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The Severn Valley Railway runs steam and diesel locomotives that pull restored vintage carriages across the idyllic countryside of Shropshire and Worcestershire. This summer, The Engine House Visitor Centre - located halfway along the line at Highley - is hosting special family fun days with all the bells and whistles to make the most of the six-week school holiday.         

What’s On takes a look at what makes the popular heritage railway such a grand day out for visitors of all ages...

Boasting a fleet of steam and diesel locomotives that pull restored vintage carriages across 16 miles of beautiful Shropshire and Worcestershire countryside, popular heritage line the Severn Valley Railway will celebrate its 60th anniversary in 2025. And one of its stations, Kidderminster, is 40 years old this very month. 

The railway runs between Kidderminster and Bridgnorth, with stations at Bewdley, Arley, Highley and Hampton Loade, each with picturesque walks and other attractions nearby. On the journey, passengers are treated to an example of proper British countryside along the River Severn valley, with scenic views available to enjoy from wherever you sit in the carriage. 

Life at the Severn Valley Railway is powered not only by steam and diesel, but also a body of hard-working volunteers who serve as drivers, conductors and station masters, as well as doing less glamorous but equally essential work. All along the line, the platforms are kept pristine, and otherwise forgotten practices are carefully maintained. The upkeep of the line is a labour of love, with 1,600 volunteers looking after their local station or giving their time to keep the trains running.

As Severn Valley Railway has been transporting passengers for nearly 60 years, the staff and volunteers are well tuned in to the needs of their visitors. Most trains (except for the Diesel Multiple Unit, DMU) have adapted heritage carriages, designed to accommodate wheelchairs, and there are staff and volunteers on every train and platform who are happy to assist.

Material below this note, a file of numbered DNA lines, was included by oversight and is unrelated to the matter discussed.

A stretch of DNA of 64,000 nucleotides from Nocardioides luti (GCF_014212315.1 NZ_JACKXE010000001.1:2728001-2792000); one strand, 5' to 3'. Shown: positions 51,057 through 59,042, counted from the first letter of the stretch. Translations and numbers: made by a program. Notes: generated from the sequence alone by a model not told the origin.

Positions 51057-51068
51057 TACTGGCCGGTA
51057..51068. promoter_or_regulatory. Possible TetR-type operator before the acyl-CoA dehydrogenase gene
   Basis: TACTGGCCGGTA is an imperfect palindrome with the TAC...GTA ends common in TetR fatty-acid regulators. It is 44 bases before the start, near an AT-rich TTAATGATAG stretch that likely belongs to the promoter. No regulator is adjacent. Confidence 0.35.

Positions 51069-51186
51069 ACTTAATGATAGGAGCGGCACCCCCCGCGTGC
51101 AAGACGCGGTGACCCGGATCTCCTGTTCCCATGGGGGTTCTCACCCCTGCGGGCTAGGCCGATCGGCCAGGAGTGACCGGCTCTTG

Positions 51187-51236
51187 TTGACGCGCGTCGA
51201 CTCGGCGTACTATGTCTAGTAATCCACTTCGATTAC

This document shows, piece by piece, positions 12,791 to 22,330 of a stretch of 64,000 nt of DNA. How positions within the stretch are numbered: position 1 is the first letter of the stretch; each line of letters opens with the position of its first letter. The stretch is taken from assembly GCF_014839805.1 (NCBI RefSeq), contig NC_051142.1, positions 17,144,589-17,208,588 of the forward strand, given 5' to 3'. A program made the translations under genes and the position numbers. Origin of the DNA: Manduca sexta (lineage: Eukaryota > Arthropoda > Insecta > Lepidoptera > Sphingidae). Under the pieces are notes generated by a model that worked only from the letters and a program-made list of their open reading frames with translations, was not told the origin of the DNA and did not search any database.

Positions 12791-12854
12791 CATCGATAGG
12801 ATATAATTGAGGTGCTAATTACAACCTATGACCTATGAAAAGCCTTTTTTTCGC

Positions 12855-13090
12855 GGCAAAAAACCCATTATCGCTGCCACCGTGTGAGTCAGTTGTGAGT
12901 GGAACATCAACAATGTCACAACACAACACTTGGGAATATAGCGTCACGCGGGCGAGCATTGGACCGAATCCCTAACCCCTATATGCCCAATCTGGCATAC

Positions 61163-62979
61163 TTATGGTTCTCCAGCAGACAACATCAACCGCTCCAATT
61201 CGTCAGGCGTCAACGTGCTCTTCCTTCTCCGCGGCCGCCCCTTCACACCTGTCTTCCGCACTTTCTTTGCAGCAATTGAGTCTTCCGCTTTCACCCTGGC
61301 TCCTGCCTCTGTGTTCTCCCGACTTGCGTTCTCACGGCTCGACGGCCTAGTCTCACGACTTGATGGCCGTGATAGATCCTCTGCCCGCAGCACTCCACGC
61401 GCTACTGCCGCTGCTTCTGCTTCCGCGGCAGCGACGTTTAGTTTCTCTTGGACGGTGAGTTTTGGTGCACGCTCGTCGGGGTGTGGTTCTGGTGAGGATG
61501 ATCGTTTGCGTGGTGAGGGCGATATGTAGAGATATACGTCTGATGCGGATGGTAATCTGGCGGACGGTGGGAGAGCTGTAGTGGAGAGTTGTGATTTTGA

The sway of the carriages, occasional hiss and whistle of steam, and the rhythm of the tracks is as much a part of the line’s preserved history as the vintage carriages and period-piece platforms. The railway offers From The Window and Eye Spy booklets, to accompany the journey, with insights into how the locomotives work, the history of the railway, and points of interest to spot along the way. 

From the carriages, passengers get sweeping views of wildflower meadows and gorgeous indigenous forestry. Less indigenous are the camels and rhinos at West Midlands Safari Park, who might be seen enjoying the weather to the north-east of the line between Bewdley and Kidderminster. Whether you’re blessed with sunshine or not, the railway offers a grand day out. 

Just across the track from Highley station is The Engine House Visitor Centre, easily accessible with flat access all the way, and packed with interactive activities. The Engine House opens on days when the trains are running and is free to enter, making it the perfect ‘mid-point’ to explore for those who don’t want to travel the full length of the line. 

For anyone whose interest in locomotion has been piqued on their journey - and those who are already firm fans of the Locos - visiting The Engine House is a must. It contains a selection of the railway’s out-of-service steam locomotives, and their sheer size is awe-inspiring, which doesn’t quite come across when viewing them from a station platform.